UPDATE: Kit Up! has been informed that the recall was not initiated by the department of the Army but by the Defense Logistics Agency who actually bought the plates for the Army.
[EDITOR'S NOTE: We've posted an exclusive headline story on Military.com about the Army's recall of 13,400 ESAPI plates due to manufacturing irregularities.]
The Army has issued a recall of more than 13,000 bullet-stopping armor plates, saying the ballistic plates “were not made according to specification” and ordering Soldiers to inspect their armor and exchange any plates that are part of the recall.Here is what to look for when you inspect your plates:
According to Army spokesman Lt. Col. Jimmie Cummings, the Enhanced Small Arms Protective Inserts being recalled were made by Chandler, Ariz.-based ArmorWorks and feature beveled edges that were not part of the specs outlined by the Army in its contract with the company.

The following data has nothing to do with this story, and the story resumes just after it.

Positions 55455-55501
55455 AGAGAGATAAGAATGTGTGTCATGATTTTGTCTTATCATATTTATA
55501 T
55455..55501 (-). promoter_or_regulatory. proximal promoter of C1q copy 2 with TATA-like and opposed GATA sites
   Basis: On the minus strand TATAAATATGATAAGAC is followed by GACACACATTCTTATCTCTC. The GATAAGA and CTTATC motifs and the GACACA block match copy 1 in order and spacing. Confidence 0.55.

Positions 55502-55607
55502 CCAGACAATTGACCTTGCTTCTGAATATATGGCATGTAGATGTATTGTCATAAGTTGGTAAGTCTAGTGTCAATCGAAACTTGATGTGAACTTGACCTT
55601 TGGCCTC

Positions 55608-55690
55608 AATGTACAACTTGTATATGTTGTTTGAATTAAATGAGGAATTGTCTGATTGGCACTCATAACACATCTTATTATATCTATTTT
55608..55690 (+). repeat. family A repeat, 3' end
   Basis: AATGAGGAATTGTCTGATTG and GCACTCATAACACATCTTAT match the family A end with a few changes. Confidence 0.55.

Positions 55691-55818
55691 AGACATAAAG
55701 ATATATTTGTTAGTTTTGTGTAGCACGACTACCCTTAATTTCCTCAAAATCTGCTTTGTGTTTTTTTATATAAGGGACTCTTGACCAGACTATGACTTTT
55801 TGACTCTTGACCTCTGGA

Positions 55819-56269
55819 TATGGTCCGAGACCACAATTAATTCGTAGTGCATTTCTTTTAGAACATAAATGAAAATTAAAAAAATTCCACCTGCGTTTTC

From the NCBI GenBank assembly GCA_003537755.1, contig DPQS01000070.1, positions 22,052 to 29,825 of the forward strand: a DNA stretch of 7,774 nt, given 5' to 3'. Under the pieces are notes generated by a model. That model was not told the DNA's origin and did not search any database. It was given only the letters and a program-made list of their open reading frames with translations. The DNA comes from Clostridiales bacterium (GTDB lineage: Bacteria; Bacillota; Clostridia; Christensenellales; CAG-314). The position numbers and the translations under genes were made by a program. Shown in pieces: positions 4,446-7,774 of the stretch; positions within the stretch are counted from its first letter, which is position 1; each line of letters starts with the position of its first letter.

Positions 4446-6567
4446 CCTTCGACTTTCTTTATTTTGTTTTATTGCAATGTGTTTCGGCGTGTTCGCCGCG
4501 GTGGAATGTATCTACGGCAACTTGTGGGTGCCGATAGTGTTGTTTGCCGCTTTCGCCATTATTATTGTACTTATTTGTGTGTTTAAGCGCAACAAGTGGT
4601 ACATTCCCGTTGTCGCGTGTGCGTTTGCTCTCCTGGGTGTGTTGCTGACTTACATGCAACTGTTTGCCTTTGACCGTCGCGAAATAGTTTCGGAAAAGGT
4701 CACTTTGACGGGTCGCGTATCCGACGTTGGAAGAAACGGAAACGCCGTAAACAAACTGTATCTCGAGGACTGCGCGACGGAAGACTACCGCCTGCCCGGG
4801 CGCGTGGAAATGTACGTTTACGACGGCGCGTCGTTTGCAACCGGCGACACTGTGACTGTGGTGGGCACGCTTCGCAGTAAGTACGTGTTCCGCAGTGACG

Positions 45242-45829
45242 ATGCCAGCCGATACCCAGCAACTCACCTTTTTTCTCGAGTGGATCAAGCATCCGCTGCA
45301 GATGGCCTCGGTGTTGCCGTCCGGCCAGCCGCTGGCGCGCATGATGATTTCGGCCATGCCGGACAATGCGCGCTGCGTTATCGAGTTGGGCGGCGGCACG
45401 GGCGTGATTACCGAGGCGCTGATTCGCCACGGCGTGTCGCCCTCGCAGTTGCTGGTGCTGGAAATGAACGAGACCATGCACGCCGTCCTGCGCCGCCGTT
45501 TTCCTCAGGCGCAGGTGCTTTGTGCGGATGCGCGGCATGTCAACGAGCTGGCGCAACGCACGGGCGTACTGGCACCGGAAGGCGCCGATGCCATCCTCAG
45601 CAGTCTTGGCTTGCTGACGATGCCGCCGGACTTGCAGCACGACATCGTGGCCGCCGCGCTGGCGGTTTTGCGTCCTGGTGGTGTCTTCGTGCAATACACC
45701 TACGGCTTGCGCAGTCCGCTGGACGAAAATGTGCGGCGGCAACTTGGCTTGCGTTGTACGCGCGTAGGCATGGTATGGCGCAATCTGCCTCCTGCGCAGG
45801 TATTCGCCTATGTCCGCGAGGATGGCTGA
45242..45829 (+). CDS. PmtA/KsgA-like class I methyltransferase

But the Army is quick to say that the recalled plates do not represent a threat to Soldiers’ safety and the design flaw does not affect overall ballistic resistance capability.
The flawed plates were discovered during routine inspections when Soldiers turned in their armor after deployments in Iraq and Afghanistan.
“Fortunately, the recalled plates have passed all ballistic tests, so Soldiers who may have been using the plates were always properly protected,” the Army said in a June 14 statement. “However, in order to receive replacement plates under the warranty, all the recalled plates must be turned in.”
ESAPI plates that should be turned in to the Central Issue Facility for replacement will display the contract number SPM1C1-08-D-1023 along with one of two design codes - DD3V2 or MP2.See the photos below to get a better idea of where to look...
The contract number and design code are both located on the data tag on the back of the plate. The contract number is in the upper right corner of the data tag, and the design code is the last three to five characters of the DOM/LOT number.